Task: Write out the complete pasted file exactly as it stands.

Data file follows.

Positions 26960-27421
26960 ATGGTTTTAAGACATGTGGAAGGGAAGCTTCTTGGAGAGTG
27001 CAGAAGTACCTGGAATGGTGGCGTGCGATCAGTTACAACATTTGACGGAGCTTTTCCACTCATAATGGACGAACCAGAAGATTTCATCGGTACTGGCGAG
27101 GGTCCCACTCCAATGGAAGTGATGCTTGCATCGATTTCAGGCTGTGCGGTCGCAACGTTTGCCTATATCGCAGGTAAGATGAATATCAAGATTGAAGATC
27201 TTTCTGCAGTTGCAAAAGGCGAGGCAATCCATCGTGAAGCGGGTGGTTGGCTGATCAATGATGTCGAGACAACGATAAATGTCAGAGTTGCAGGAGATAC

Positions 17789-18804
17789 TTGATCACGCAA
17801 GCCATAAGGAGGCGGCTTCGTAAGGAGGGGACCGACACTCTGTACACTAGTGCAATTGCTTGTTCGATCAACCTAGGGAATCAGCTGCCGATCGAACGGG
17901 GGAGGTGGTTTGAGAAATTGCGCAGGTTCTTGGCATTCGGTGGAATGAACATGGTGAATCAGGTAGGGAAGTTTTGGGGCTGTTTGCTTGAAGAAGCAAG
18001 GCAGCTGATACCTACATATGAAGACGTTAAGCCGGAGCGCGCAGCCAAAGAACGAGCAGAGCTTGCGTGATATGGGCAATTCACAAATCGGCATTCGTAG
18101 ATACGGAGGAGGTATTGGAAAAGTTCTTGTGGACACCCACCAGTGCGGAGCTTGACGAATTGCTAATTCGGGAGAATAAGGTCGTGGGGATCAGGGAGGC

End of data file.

Positions 26960-27421
26960 ATGGTTTTAAGACATGTGGAAGGGAAGCTTCTTGGAGAGTG
27001 CAGAAGTACCTGGAATGGTGGCGTGCGATCAGTTACAACATTTGACGGAGCTTTTCCACTCATAATGGACGAACCAGAAGATTTCATCGGTACTGGCGAG
27101 GGTCCCACTCCAATGGAAGTGATGCTTGCATCGATTTCAGGCTGTGCGGTCGCAACGTTTGCCTATATCGCAGGTAAGATGAATATCAAGATTGAAGATC
27201 TTTCTGCAGTTGCAAAAGGCGAGGCAATCCATCGTGAAGCGGGTGGTTGGCTGATCAATGATGTCGAGACAACGATAAATGTCAGAGTTGCAGGAGATAC

Positions 17789-18804
17789 TTGATCACGCAA
17801 GCCATAAGGAGGCGGCTTCGTAAGGAGGGGACCGACACTCTGTACACTAGTGCAATTGCTTGTTCGATCAACCTAGGGAATCAGCTGCCGATCGAACGGG
17901 GGAGGTGGTTTGAGAAATTGCGCAGGTTCTTGGCATTCGGTGGAATGAACATGGTGAATCAGGTAGGGAAGTTTTGGGGCTGTTTGCTTGAAGAAGCAAG
18001 GCAGCTGATACCTACATATGAAGACGTTAAGCCGGAGCGCGCAGCCAAAGAACGAGCAGAGCTTGCGTGATATGGGCAATTCACAAATCGGCATTCGTAG
18101 ATACGGAGGAGGTATTGGAAAAGTTCTTGTGGACACCCACCAGTGCGGAGCTTGACGAATTGCTAATTCGGGAGAATAAGGTCGTGGGGATCAGGGAGGC